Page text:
post-title Atopic Dermatitis (The Itch That Rashes) 2013-12-26 23:50:27 yes no Posted by

Atopic Dermatitis (The Itch That Rashes)

by Grace Ryu, MD Now that winter is upon us, the itch of eczema often rears its ugly head.  I have noticed cracked dry skin affecting my hands due to colder dry air and constant use of hand sanitizer between patients. 10-20% of children are affected by atopic dermatitis (eczema).  The majority develops this itchy rash […]

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by Grace Ryu, MD

Now that winter is upon us, the itch of eczema often rears its ugly head.  I have noticed cracked dry skin affecting my hands due to colder dry air and constant use of hand sanitizer between patients.

10-20% of children are affected by atopic dermatitis (eczema).  The majority develops this itchy rash before the age of 5. Adults unfortunately are not immune from developing eczema and it affects 1-3% of the adult population.  This is a genetically transmitted skin condition that is often chronic but can be controlled.  It is more often problematic during fall and winter due to decreasing humidity.  There can be other factors such as food, infections, emotions, sweating, inhalant allergies and stress that exacerbate eczema.  Many of my patients have multiple triggers.  Only a third of children have a food that triggers their eczema.

Treatment can be an overwhelming feat for parents due to the need for a multi pronged approach.

 

  1. Avoiding irritants is number one.  Cotton clothing and fragrance free soaps, shampoo, lotions, and detergents are a must.
  2. Hydration and moisturization to improve barrier function is next.  Daily baths are better for rehydration. Baths should be no longer than 10 minutes. There are different additives that can be added to the bath, such as bleach or salt.  Diluted bleach baths reduce the severity in patients with recurrent skin infections. Once done an occlusive moisturizer (thick cream not a lotion) should be applied liberally.  This will help diminish the itching.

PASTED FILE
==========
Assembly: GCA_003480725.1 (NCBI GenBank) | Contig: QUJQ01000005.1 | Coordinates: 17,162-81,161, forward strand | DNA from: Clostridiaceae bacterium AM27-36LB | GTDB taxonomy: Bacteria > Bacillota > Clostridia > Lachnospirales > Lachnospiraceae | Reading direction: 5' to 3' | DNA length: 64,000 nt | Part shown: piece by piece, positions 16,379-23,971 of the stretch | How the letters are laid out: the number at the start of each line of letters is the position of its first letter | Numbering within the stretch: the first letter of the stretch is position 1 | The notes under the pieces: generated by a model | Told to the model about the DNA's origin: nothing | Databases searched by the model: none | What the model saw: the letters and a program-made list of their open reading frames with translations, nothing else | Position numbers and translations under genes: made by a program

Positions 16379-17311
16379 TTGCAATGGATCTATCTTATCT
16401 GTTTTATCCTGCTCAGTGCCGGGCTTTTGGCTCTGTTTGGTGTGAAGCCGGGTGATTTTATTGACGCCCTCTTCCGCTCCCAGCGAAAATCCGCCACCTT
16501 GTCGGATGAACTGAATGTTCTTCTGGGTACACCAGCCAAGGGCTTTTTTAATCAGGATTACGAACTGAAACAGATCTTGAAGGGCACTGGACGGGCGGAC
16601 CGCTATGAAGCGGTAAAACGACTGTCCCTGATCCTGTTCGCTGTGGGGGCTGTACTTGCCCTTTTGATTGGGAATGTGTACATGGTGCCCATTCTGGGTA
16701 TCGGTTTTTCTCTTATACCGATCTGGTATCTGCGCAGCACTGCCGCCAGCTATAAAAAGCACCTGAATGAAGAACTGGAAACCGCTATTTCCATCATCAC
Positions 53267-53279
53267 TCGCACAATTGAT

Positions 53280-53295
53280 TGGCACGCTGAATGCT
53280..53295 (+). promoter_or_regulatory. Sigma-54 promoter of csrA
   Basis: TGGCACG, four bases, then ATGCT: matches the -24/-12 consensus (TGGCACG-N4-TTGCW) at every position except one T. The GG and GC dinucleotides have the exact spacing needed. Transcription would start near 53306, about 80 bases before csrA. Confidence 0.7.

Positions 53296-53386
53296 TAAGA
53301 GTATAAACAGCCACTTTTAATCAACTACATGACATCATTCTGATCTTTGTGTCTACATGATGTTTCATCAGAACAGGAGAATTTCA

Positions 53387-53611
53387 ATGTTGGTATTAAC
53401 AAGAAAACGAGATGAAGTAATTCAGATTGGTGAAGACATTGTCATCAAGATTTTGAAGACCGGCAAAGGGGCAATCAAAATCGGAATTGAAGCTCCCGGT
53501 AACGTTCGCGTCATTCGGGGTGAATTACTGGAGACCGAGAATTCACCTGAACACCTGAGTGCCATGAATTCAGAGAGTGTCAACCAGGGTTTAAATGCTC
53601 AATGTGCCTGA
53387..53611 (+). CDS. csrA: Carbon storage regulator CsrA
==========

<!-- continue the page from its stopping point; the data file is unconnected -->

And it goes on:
3. Topical steroids remain one of the most important treatments.  Yes moisturizing and proper bathing can control eczema but only in the mildest form.  Moderate to severe ezema require the use of topical steroids once the skin becomes red (inflamed).  Steroids come in different strengths and vehicles (ointment, creams, lotions, gels, foam).  There are risks with use, the most common are stretch marks or thinning of the skin, with prolonged use (greater than 2-3weeks) of high potency topical steroids.  Therefore high potency steroids should be used only for short periods and in nonfacial, nonskinfold areas.  Low- intermediate potency steroids, such as 0.1% triamcinolone can be used for longer periods of time.
  4. Topical nonsteroid creams are also a useful tool.  There are two prescription creams Elidel or Protopic.  They can be helpful in decreasing the need for topical steroid use.  Both are approved for age 2 and up.  Unlike topical steroids these do not cause stretch marks or thinning of the skin.
  5. Constant scratching/rubbing of the skin can worsen the itch. Antihistamines can be added at bedtime to help diminish the itch of eczema and keep nails short.
  6. Wet wrap therapy can be helpful by rehydrating the skin and calming the itch.  Ask your doctor about this therapy.
  7. Prick testing for possible triggers such as food or airborne allergens can be helpful.  Food allergy as a trigger for eczema is more common in children less than 5 years of age, but it is not a trigger in the majority of eczema patients.  Several studies have shown that reducing dust mite levels in the environment helped some patients.  Several studies also suggest that immunotherapy (allergy shots) in certain patients can be effective in the treatment of eczema.
  8. Antibiotic treatment maybe needed if the skin is infected by Staph aureus.   If chronic colonization by Staph aureus is an issue then consider bleach baths.

 

I have discussed the most common treatment/management recommendations but there are several for the difficult to manage patients that I omitted. It is always important to discuss with your doctor a treatment plan that is tailored for you or your child.

 

Grace Ryu, MD

 

 

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